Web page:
Kamal is also working on improving soil health. He is conducting mobile camps in villages to test soil quality, and supporting farmers to improve the quality through activities such as agricultural lime, vermicomposting and cowshed improvement programs.

Uplifting the community through research and extension, market promotion, climate adaptation and safe food production is also among the areas that Kamal is focusing on. He has prepared several publications including booklets and brochures to help farmers and improve their knowledge on best agricultural practices. He is helping cooperatives in promoting their agricultural produce through a weekly ‘Farmers Market’ in Bidur, the district headquarter of Nuwakot.  Kamal is also providing training on required technologies to help farmers adapt to extreme climate conditions such as droughts and other natural hazards and support them in safe food production.

Kamal says none of the work he carries out would have been a possible if it were not for Australia Awards.

Dr Kamal Raj Gaire with the General Secretary of the Association of Nepalese Alumni from Australia.

“I had completed my Bachelors in Agriculture Science, and was working as a Government Extension Service Officer when I realised that the skills and knowledge I had was not enough to effectively carry out my responsibilities. I was looking for opportunities for further education and heard about the education system in Australian Universities from a friend. I researched and made comparisons to the classroom environment there and the local universities. I was fascinated by the prospect of student-led learning processes encouraged at Australian Universities, however, I never dreamt of actually studying there as my family was unable to fund the cost of studies”, recalls Kamal.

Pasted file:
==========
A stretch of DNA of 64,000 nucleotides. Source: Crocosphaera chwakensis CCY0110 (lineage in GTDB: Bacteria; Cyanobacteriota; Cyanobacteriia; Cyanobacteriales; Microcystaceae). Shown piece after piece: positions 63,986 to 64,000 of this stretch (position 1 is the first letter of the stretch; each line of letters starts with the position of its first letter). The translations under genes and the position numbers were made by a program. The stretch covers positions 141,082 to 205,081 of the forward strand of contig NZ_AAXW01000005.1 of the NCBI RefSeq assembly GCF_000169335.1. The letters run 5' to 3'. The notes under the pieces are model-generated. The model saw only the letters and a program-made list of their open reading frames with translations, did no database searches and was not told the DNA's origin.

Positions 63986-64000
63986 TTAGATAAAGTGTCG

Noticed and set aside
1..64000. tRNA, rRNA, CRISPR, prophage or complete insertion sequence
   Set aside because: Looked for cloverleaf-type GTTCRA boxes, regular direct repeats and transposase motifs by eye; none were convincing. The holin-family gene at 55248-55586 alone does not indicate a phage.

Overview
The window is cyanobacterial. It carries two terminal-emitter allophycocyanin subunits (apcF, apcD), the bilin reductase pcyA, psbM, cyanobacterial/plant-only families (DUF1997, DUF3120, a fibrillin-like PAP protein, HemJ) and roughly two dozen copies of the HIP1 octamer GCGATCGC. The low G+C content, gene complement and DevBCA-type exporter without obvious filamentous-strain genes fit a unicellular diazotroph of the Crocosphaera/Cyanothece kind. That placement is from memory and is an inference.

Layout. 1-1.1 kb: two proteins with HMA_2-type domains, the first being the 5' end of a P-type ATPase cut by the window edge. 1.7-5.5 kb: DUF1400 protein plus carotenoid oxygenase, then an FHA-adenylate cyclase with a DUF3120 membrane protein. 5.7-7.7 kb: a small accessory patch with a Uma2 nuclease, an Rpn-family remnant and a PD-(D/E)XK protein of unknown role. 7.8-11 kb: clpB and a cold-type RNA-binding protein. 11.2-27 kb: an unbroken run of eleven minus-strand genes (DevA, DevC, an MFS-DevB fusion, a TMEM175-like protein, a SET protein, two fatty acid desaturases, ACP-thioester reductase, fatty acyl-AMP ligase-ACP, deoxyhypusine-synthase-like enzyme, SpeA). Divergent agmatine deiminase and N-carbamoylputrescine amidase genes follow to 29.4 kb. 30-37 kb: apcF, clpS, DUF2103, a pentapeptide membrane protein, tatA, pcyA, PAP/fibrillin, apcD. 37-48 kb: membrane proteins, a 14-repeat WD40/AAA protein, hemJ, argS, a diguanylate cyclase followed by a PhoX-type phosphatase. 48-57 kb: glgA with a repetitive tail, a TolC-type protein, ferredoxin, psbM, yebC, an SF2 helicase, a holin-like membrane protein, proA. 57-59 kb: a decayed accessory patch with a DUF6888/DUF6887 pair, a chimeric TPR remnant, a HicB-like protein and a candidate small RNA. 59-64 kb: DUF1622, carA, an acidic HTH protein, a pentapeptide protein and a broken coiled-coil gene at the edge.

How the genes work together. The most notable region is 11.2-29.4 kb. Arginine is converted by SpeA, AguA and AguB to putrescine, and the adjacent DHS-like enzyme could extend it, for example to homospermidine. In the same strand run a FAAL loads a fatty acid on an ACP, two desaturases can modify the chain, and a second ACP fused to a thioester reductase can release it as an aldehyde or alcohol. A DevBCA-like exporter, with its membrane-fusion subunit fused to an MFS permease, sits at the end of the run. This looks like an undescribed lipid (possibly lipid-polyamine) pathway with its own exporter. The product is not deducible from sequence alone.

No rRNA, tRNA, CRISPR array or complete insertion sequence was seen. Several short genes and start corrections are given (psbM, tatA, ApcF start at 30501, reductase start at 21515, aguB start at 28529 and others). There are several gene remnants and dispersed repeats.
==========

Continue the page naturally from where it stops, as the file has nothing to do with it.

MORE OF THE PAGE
Kamal received his opportunity to study in Australia when he was successful in his application for an Australia Awards Scholarship.  

“In 2004, I saw a newspaper advertisement and applied for the Scholarship. I would not have been able to undertake both my Masters and PhD without the financial assistance from Australia Awards for which I feel incredibly privileged. Throughout the course of my study, I received the support of my supervisors. I took several short and long courses that not only helped me in my core subjects but also helped me develop my soft skills and prepare myself to face new challenges. Australia Awards also funded the cost of travelling to both Nepal and Canberra for my fieldwork and conference participation. I was also privileged to have won a travel award from the University of Melbourne that made it possible for me to present findings of my PhD research at an international conference in USA“.

“Above all, I always found an element of nudge and reminder in every e-mail I received from Australia Awards to think about potential ways to contribute to Nepal upon return. I found them useful to keep myself on track and work even harder. Without the continuous support and encouragement from the program, I cannot imagine so smoothly overcoming one of the greatest yet rewarding challenges of my life. The skills and knowledge I gained from Australian academic institutions is helping me immensely in what I currently do in the field of agriculture and food security”.